For my sophomore year of high school, I started attending a private Christian school after using a distance learning program from home for about seven years. Although I decided to finish my last two years using this distance learning program, my short time at the school impacted my life tremendously. Not only did I make great friends, but I was also blessed with a wonderful teacher. This particular teacher’s kindness, gentle pushes to challenge myself, and constant encouragement gave me confidence to speak without fear.
After being out of traditional school for so long, I was extremely nervous about going back. How will people react to my stutter? How will I possibly make it through mandatory oral presentations? Will my teacher understand? The first day of school was an emotional rollercoaster. My heart was bursting with excitement, yet racing with anxiety. As I walked up to the entrance, a few tears trickled down my cheek, but I quickly pulled myself together. I determined that that day would be a beautiful start to a new journey, no matter how scared I felt.
A few hours in, I could finally breathe again. I realized that I didn’t have anything to worry about, because everyone was so nice. I know that my classmates had to have immediately noticed that I spoke differently, but nobody treated me differently or made me feel distant because of it. However, what put my heart at the most peace was my teacher’s response. My parents had let him know ahead of time about my stutter, but I still didn’t know how he would respond when I was actually standing there in front of him, fighting with all my heart to answer his simple question.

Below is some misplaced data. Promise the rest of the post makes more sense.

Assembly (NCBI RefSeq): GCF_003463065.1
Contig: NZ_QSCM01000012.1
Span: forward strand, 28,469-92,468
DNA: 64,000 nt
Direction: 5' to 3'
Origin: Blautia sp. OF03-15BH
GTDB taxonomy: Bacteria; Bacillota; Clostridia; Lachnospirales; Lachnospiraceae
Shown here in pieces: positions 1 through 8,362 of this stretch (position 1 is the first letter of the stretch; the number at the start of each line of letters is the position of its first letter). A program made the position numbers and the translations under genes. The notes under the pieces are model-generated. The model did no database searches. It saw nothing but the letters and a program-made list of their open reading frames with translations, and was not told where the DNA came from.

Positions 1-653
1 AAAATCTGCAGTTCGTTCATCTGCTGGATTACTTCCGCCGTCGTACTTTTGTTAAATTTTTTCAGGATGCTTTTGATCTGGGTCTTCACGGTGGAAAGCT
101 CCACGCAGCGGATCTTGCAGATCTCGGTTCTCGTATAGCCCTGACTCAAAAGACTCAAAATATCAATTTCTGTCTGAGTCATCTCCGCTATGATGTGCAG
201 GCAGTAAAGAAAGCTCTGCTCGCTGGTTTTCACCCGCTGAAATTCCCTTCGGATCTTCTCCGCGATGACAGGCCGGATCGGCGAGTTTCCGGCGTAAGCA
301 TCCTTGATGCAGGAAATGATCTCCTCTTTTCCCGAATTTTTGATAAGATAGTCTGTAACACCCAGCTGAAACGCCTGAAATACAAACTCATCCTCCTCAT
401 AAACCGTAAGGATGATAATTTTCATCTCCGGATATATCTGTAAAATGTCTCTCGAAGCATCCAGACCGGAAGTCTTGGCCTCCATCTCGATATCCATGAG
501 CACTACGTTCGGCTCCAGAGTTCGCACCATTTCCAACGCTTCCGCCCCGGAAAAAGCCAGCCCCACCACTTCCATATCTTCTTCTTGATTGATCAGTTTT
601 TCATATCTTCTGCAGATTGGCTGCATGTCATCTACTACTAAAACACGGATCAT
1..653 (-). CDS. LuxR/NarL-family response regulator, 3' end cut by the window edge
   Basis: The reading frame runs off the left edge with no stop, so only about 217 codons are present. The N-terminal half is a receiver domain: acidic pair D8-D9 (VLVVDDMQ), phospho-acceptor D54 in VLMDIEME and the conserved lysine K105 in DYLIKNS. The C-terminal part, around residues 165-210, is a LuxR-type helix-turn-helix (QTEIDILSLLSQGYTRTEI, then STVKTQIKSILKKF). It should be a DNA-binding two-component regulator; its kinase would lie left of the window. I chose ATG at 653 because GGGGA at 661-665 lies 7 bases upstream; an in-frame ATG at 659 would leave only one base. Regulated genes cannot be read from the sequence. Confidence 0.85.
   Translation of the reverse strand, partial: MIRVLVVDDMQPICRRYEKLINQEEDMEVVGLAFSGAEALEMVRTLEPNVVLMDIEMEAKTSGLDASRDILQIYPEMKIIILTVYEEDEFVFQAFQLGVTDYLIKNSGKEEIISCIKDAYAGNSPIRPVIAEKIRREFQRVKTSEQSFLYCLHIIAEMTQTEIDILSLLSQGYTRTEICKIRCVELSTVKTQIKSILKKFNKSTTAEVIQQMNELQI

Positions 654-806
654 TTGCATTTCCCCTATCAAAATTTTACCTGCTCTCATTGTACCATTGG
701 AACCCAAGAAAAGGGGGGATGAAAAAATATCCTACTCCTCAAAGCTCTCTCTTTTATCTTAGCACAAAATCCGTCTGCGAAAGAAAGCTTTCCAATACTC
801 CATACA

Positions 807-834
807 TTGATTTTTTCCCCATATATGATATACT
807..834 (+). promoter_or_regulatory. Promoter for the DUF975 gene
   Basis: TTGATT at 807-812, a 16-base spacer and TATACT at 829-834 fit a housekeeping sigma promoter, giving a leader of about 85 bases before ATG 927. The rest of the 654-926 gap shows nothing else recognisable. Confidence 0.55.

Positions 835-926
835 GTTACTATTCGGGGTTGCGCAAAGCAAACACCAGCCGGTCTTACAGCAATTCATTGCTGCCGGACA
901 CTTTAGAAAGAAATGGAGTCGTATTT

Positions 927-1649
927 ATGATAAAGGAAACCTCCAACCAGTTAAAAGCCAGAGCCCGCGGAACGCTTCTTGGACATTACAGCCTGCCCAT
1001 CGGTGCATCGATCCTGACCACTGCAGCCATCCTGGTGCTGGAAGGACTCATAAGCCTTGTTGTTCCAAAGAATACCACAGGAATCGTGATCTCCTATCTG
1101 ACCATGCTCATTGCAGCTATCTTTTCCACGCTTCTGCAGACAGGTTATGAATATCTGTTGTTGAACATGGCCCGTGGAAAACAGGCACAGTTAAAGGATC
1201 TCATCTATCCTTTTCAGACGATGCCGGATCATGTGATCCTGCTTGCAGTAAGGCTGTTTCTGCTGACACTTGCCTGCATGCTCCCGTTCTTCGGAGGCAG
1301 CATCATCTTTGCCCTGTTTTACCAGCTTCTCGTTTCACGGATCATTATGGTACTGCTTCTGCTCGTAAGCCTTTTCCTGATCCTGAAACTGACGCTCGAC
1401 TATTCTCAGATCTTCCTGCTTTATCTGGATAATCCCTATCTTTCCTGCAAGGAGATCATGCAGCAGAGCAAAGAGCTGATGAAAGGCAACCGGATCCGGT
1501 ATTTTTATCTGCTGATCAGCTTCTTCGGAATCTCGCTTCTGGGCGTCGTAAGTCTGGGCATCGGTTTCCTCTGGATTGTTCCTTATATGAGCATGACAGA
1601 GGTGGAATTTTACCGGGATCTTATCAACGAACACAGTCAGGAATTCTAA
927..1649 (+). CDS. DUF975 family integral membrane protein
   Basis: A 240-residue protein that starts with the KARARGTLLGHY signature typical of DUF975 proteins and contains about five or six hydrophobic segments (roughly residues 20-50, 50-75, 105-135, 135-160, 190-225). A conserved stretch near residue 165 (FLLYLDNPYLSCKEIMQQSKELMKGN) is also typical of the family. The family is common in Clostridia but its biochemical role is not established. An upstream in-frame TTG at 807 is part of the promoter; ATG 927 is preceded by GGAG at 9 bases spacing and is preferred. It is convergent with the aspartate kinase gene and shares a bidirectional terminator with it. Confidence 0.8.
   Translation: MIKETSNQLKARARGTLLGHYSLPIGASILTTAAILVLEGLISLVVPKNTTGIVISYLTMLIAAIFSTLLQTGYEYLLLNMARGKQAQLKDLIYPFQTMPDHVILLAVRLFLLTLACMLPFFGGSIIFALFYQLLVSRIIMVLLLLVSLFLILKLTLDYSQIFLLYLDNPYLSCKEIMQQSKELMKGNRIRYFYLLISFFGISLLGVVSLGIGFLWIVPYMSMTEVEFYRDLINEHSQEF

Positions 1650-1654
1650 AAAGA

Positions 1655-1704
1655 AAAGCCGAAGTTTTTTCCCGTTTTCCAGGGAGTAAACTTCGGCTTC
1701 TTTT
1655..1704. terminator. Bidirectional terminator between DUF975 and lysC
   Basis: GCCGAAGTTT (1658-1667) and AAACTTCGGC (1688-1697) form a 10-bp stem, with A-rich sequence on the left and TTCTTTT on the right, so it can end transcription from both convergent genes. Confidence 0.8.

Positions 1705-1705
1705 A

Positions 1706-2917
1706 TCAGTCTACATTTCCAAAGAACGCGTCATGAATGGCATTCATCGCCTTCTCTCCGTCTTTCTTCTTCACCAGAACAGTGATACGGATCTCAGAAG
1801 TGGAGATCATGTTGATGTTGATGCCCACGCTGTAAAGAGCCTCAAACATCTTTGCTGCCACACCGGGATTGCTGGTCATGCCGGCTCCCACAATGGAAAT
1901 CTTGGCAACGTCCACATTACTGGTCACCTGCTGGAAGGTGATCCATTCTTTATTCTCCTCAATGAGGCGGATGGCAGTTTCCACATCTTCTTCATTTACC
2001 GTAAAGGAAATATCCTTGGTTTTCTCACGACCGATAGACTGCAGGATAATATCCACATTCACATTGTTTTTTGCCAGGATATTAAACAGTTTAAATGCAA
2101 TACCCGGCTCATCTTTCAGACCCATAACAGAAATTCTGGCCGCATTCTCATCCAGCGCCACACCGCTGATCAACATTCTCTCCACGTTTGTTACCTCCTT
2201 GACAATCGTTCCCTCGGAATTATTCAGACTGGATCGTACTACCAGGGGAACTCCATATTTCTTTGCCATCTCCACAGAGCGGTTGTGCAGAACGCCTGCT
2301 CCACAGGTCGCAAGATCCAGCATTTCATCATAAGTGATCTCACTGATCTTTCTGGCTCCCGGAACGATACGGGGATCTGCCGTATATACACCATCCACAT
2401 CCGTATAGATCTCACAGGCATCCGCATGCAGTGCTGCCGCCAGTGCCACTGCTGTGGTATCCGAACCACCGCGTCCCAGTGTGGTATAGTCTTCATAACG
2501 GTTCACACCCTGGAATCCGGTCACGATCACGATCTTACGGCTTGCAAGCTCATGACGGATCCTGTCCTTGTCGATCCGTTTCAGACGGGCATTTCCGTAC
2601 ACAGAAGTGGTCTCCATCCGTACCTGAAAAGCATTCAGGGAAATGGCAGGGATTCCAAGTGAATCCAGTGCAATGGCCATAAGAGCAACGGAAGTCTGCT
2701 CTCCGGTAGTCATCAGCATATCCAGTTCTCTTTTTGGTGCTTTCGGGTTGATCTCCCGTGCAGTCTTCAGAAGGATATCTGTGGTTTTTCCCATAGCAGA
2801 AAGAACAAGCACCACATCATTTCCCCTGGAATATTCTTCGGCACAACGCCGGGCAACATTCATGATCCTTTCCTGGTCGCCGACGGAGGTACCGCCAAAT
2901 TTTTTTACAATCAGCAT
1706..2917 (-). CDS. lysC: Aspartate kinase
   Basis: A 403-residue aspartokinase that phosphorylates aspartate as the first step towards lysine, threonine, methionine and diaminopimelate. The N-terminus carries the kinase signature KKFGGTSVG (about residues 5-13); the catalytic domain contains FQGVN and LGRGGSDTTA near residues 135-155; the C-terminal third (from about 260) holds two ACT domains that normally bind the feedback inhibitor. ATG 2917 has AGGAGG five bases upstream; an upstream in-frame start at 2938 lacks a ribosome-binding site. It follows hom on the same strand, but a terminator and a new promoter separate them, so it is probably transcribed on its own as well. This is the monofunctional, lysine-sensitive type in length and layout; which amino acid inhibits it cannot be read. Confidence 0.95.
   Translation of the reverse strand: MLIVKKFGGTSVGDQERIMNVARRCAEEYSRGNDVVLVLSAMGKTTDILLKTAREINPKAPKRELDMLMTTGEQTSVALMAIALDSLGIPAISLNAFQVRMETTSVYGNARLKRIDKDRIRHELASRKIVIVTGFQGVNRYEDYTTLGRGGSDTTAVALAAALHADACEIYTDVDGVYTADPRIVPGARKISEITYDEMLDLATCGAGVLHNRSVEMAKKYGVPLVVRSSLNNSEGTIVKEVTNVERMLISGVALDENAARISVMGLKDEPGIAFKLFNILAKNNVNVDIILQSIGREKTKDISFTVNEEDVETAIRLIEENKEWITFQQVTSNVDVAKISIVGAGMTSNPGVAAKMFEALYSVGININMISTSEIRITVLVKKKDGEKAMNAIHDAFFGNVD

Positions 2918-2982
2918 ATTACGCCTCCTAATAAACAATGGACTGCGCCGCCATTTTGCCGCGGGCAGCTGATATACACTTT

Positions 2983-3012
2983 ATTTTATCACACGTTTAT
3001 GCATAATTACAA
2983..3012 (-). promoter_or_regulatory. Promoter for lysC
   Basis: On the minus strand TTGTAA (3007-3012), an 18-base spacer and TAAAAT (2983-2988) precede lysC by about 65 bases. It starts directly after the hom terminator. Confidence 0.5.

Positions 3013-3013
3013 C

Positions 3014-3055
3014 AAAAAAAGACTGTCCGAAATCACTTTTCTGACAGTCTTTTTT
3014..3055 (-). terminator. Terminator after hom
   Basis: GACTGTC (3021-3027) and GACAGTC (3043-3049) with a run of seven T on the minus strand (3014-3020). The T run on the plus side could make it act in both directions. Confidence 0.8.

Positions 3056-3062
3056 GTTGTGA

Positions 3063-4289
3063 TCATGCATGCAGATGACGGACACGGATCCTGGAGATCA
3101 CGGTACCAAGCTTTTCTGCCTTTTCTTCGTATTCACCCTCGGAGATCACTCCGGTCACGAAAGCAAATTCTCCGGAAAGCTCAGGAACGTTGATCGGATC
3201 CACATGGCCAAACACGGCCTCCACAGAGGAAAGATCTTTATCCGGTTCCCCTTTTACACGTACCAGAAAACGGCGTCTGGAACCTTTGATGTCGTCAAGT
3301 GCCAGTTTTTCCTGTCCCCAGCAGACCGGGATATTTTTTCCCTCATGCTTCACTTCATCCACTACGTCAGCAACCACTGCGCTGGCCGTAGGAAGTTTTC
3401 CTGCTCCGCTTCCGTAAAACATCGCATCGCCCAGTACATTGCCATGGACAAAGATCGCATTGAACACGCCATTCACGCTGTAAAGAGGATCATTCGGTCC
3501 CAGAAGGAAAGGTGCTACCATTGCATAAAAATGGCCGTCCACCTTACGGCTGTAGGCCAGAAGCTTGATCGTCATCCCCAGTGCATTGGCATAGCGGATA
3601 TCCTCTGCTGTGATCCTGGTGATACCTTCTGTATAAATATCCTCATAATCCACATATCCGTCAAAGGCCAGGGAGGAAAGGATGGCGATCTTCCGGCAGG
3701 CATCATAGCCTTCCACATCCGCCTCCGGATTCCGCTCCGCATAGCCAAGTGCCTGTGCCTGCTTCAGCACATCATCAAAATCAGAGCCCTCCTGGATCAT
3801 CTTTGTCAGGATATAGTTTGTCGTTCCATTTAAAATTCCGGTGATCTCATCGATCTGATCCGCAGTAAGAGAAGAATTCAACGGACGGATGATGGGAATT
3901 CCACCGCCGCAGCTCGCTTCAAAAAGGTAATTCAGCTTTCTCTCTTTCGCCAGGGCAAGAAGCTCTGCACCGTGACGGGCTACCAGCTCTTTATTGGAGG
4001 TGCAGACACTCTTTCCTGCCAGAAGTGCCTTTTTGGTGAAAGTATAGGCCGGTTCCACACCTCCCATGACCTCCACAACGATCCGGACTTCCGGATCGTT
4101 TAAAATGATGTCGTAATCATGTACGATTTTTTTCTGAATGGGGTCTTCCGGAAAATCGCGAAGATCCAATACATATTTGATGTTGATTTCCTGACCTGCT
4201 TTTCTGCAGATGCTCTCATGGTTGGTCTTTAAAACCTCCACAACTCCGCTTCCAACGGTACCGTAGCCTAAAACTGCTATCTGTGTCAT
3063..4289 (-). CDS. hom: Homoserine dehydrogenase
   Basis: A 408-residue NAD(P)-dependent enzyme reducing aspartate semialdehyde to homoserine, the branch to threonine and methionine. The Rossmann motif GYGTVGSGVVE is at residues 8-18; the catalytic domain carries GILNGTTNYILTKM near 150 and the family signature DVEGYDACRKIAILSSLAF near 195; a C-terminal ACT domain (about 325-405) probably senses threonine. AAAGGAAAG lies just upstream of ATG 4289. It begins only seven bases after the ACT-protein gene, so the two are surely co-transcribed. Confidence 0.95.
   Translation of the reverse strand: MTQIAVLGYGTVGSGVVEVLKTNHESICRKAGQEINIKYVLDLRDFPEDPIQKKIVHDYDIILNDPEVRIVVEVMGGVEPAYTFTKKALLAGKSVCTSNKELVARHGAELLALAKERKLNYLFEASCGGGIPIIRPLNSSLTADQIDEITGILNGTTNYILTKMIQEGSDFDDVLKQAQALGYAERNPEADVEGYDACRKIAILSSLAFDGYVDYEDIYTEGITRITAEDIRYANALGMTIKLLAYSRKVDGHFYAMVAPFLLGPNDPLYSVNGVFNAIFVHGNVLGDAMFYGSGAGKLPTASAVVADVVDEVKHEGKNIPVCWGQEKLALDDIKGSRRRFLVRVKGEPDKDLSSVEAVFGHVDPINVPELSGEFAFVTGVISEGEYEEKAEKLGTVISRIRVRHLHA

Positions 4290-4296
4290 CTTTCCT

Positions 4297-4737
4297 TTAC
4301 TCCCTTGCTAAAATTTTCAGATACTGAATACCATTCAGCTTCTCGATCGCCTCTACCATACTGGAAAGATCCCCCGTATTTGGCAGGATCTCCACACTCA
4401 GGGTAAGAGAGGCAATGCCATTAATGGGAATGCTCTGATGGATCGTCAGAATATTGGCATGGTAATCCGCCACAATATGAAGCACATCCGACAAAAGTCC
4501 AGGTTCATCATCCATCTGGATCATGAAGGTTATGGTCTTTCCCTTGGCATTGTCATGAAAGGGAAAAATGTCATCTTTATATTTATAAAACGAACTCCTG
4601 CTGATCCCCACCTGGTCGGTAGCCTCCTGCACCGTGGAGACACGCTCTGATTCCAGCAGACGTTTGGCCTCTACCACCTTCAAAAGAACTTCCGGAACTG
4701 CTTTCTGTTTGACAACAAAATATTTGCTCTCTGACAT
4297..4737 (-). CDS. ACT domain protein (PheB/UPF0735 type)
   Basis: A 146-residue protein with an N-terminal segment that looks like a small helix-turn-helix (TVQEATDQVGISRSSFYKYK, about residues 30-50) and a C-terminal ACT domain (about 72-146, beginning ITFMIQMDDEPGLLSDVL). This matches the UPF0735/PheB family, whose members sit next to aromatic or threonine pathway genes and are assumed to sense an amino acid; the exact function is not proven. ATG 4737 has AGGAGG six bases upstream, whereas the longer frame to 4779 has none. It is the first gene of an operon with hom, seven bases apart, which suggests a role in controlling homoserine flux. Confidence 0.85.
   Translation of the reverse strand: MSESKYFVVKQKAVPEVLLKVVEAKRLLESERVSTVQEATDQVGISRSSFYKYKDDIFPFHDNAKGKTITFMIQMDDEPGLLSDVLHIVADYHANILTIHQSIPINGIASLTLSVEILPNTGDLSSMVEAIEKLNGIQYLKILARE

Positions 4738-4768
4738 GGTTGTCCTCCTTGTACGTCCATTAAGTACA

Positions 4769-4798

Time and time again throughout that school year, my teacher handled my stutter with so much grace, patience, and kindness. When I spoke to him, he never—ever—averted his eyes or even looked away for a second. He would always just smile and nod in a way that made me feel like there wasn’t even anything different about the way I spoke. He made me feel at ease with myself. He never pitied my stutter, but rather, gently pushed me to challenge myself in new ways. He always listened with so much intent, patience, and genuine concern, no matter how long it took me to ask for what I needed. Most of all, he didn’t exempt me from doing the things that I feared most; rather, he gave me the confidence to do the things I feared most.
I still had to give all of the oral presentations and all of the speeches, and I am so thankful for that. Without being made to do those things, I know that I never would have. I never would have learned and grown as much as I did from pushing myself so far out of my comfort zone. Before my speeches, he would always encourage me to take my time and to be confident in what I had to say. And as I stood up there in front of the class, I could always count on the fact that he would be standing in the back of the room with a smile on his face.
To my sophomore year teacher, if you ever read this, thank you. Thank you for being so kind, and most of all, thank you for giving me the confidence to stutter.